Breaking Harley up from the Joker in live-action is a move that officially puts her character on par with so many other incarnations across DC media that have done the same. From the hilariously irreverent animated series on HBO Max pairing Harley (Kaley Cuoco) up with Poison Ivy (Lake Bell) as official girlfriends to a new solo comics run by Stephanie Phillips and Riley Rossmo, it's really encouraging to see creators across the board realize that, when it comes to Harley Quinn's character, being the Joker's girlfriend was never the most interesting thing about her. For all the ways in which The Suicide Squad truly works (and there are so many other reasons it does), giving Harley a place to shine completely independent of that ex of hers is one of its biggest triumphs.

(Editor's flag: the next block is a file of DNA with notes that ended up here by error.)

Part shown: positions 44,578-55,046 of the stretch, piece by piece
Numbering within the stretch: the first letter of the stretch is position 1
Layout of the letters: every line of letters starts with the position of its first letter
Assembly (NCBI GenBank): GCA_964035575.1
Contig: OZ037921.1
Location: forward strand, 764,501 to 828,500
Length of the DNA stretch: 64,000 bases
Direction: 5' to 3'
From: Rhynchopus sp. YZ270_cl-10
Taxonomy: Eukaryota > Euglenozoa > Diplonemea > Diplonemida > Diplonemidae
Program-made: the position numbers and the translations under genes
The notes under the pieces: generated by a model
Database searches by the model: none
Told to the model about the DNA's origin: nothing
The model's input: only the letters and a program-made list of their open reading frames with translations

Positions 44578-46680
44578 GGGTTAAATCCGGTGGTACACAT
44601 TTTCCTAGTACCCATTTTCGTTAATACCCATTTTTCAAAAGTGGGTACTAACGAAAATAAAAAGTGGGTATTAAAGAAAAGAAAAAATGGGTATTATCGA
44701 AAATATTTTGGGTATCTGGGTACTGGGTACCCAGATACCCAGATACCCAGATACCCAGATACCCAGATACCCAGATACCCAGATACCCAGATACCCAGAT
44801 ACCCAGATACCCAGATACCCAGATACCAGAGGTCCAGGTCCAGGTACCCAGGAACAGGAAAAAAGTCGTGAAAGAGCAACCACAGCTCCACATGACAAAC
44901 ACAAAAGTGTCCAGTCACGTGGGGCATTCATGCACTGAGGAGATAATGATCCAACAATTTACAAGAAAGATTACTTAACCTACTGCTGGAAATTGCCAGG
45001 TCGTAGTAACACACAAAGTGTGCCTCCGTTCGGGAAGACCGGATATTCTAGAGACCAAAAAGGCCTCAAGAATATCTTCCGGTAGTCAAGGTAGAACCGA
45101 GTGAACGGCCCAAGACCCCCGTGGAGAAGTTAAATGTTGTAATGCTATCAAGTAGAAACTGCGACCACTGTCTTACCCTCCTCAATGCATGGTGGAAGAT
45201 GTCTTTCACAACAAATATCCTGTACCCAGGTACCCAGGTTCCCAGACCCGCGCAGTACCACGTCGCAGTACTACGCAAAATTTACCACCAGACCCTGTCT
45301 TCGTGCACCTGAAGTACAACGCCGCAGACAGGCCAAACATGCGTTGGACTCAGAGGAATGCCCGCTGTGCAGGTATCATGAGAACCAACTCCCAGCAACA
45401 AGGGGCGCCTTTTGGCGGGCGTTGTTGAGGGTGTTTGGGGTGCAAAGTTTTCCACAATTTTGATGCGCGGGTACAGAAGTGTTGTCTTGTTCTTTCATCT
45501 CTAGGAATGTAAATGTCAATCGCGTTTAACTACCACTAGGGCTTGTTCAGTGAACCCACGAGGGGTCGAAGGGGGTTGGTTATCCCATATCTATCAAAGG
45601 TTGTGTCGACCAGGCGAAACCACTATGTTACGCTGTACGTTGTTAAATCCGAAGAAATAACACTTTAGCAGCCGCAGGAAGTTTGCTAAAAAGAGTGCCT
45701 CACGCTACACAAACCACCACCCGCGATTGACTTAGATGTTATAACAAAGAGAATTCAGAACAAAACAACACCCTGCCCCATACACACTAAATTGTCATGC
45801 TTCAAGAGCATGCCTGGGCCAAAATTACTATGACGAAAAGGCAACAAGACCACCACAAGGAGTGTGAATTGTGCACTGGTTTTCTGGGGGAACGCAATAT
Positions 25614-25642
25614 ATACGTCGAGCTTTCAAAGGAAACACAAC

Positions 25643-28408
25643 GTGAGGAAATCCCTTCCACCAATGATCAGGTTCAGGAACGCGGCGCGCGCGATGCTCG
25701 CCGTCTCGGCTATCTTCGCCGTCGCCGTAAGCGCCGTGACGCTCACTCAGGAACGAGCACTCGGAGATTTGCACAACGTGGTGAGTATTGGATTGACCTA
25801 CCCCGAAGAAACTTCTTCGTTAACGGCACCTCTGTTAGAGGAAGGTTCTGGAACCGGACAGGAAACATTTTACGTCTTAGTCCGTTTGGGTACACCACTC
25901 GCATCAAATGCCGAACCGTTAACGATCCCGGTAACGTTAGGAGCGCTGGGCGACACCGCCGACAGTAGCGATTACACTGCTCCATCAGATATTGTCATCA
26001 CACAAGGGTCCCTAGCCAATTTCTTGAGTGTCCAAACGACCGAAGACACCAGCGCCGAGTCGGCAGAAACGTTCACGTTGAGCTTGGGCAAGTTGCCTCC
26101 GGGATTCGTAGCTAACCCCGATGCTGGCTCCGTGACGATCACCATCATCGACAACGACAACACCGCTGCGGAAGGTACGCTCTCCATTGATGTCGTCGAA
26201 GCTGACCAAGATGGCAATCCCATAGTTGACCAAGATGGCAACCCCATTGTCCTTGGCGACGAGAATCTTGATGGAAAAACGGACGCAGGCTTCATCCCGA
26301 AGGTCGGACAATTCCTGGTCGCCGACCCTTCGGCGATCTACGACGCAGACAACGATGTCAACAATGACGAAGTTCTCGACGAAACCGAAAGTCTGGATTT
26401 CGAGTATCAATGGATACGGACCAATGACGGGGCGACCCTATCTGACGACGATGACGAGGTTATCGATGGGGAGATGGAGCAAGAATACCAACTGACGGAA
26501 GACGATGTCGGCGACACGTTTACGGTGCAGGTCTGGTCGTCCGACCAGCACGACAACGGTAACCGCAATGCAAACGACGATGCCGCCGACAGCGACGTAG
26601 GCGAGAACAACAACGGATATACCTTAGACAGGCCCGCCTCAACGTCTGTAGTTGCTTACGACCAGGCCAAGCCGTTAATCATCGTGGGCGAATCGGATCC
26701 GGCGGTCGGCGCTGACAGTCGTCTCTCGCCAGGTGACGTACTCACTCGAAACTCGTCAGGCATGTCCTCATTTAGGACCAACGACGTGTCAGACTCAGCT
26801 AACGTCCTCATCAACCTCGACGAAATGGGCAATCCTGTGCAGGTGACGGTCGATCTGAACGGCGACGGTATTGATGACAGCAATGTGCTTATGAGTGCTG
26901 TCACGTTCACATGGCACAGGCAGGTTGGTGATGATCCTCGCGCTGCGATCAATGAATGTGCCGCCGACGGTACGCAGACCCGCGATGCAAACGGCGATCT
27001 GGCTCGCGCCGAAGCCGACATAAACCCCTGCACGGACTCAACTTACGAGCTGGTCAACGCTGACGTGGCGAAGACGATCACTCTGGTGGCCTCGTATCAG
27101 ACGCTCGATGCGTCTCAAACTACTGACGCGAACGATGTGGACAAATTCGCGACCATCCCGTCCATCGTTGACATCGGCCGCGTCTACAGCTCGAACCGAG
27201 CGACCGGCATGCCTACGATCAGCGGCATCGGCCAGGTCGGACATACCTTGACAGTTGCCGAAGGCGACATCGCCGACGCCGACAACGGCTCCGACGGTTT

KEEP READING: How to Watch 'The Suicide Squad': Where to Stream the New DC Superhero Movie